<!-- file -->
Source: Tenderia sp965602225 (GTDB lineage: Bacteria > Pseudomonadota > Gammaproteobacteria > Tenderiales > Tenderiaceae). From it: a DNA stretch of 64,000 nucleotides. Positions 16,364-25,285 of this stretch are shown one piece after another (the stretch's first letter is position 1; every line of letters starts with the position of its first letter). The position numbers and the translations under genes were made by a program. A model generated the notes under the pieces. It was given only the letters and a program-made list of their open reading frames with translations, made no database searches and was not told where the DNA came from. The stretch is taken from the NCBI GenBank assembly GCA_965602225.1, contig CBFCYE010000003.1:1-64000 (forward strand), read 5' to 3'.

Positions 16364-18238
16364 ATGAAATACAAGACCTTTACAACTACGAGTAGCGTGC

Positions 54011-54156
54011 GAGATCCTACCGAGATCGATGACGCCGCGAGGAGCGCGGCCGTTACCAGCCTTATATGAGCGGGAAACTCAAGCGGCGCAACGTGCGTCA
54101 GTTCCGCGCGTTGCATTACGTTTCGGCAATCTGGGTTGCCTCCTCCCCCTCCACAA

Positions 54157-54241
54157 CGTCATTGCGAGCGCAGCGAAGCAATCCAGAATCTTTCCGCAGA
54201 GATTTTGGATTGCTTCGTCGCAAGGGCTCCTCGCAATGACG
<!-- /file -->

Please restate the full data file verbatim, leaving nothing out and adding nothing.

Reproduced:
Source: Tenderia sp965602225 (GTDB lineage: Bacteria > Pseudomonadota > Gammaproteobacteria > Tenderiales > Tenderiaceae). From it: a DNA stretch of 64,000 nucleotides. Positions 16,364-25,285 of this stretch are shown one piece after another (the stretch's first letter is position 1; every line of letters starts with the position of its first letter). The position numbers and the translations under genes were made by a program. A model generated the notes under the pieces. It was given only the letters and a program-made list of their open reading frames with translations, made no database searches and was not told where the DNA came from. The stretch is taken from the NCBI GenBank assembly GCA_965602225.1, contig CBFCYE010000003.1:1-64000 (forward strand), read 5' to 3'.

Positions 16364-18238
16364 ATGAAATACAAGACCTTTACAACTACGAGTAGCGTGC

Positions 54011-54156
54011 GAGATCCTACCGAGATCGATGACGCCGCGAGGAGCGCGGCCGTTACCAGCCTTATATGAGCGGGAAACTCAAGCGGCGCAACGTGCGTCA
54101 GTTCCGCGCGTTGCATTACGTTTCGGCAATCTGGGTTGCCTCCTCCCCCTCCACAA

Positions 54157-54241
54157 CGTCATTGCGAGCGCAGCGAAGCAATCCAGAATCTTTCCGCAGA
54201 GATTTTGGATTGCTTCGTCGCAAGGGCTCCTCGCAATGACG